News flash, Zoom meetings are not an excuse to wear whatever you want

Zoom-meetings-dress-code

Total Image Group founder and chief executive officer Pamela Jabbour. Source: supplied.

Dressing for work seems to have lost its sentiment in recent months.

Our routines and daily work habits and rituals have become unrecognisable.

It would have been hard to imagine months ago that workplace dress codes would now include a hoodie and slippers.

However, the events and impacts of COVID-19 have begun to settle and the novelty of activewear as workwear and slippers for shoes has officially worn well past its welcome.

And while these changes have impacted every aspect of our daily lives, it is important now, more than ever, that we adapt, and as much as I hate to say it, pivot, and take some control back of our lives, especially with our work wardrobe.

Having sat through many a Zoom video meetings over the last few months (as we all have), I have never felt quite so surprised and shocked at the general deterioration and lack of effort now put into how some people dress. 

A Zoom video meeting is still a meeting, and regardless of if we are at home or in the office, projecting professionalism has never been more important.

In a world where human connection and interaction has changed from handshakes to virtual introductions, it is the one opportunity you have to build a sense of who you are.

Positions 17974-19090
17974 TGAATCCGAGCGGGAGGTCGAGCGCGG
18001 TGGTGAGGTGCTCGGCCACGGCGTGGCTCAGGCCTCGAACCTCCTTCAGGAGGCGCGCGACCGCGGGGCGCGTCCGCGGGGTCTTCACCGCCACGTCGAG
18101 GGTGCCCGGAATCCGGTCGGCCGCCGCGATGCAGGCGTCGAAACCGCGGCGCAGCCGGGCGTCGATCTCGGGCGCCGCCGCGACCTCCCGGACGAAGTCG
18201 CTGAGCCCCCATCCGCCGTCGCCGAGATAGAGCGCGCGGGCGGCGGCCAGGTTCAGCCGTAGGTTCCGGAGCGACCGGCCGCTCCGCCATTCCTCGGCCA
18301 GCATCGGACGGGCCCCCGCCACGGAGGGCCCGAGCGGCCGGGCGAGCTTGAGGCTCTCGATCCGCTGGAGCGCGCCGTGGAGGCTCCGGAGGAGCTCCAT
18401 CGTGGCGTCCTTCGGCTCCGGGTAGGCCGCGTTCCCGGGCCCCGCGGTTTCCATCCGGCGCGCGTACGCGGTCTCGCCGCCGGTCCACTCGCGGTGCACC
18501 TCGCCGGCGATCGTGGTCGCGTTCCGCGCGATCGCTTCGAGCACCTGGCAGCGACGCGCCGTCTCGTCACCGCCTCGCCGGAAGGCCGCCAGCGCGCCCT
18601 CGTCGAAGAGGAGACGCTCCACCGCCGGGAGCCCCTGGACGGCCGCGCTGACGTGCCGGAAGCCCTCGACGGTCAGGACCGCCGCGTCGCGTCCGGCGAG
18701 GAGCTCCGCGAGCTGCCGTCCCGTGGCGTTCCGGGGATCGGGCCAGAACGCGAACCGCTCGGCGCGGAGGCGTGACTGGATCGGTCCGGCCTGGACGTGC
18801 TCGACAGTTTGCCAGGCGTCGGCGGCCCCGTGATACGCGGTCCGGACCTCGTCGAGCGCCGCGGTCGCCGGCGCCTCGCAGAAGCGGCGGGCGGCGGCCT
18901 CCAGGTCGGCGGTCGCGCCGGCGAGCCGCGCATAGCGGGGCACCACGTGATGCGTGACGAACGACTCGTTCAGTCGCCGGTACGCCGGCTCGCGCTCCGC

It has never been more important to tell your story through what you are wearing and how you present.

When it’s via a video meeting, your audience is looking right at you. They are up close and personal, probably a little nosey and likely analysing your backdrop, hair and outfit.

Source: supplied.

In addition to the critical connection you are trying to form through the screen, we are all trying to retain our motivation and sanity through what is truly an extraordinary time.

Dressing for your day and dressing for your mindset is incredibly important.

Staying motivated is difficult and the world and everyday living at the moment can be a little overwhelming.

The clothes we wear influences our mood.

While you are working from home, yes, a full corporate outfit would make no sense, but there are plenty of options outside of activewear that are practical and professional. 

As a company with the core value of the importance of dressing, and as a team of uniform experts, we are probably more attuned to the slow but obvious deterioration of care around dress, and we have decided to start talking about it.

We have started an internal campaign for a bit of fun called #TAGTHEDAG as well as #ACTIVEWEARISFOREXERCISE to have a play, and call those out who don’t brush their hair for a meeting, or turn up to a Zoom call straight after a yoga class in — gasp — yoga gear!

Common sense is not common, and like the importance of dress codes in retail or a corporate office, organisations need to start implementing and managing dress codes for work from home, particularly video meetings where appearance can matter. 

It’s important that individuals and organisations start to take some responsibility for dress sense in a virtual world of meetings.

This new world appears to be our new normal, but a steady decline into dishevelled it need not be.

NOW READ: What a successful leader looks like during a global pandemic, and beyond

NOW READ: Successful delegation has one key ingredient — and it’ll be even harder to cultivate in a post-COVID world

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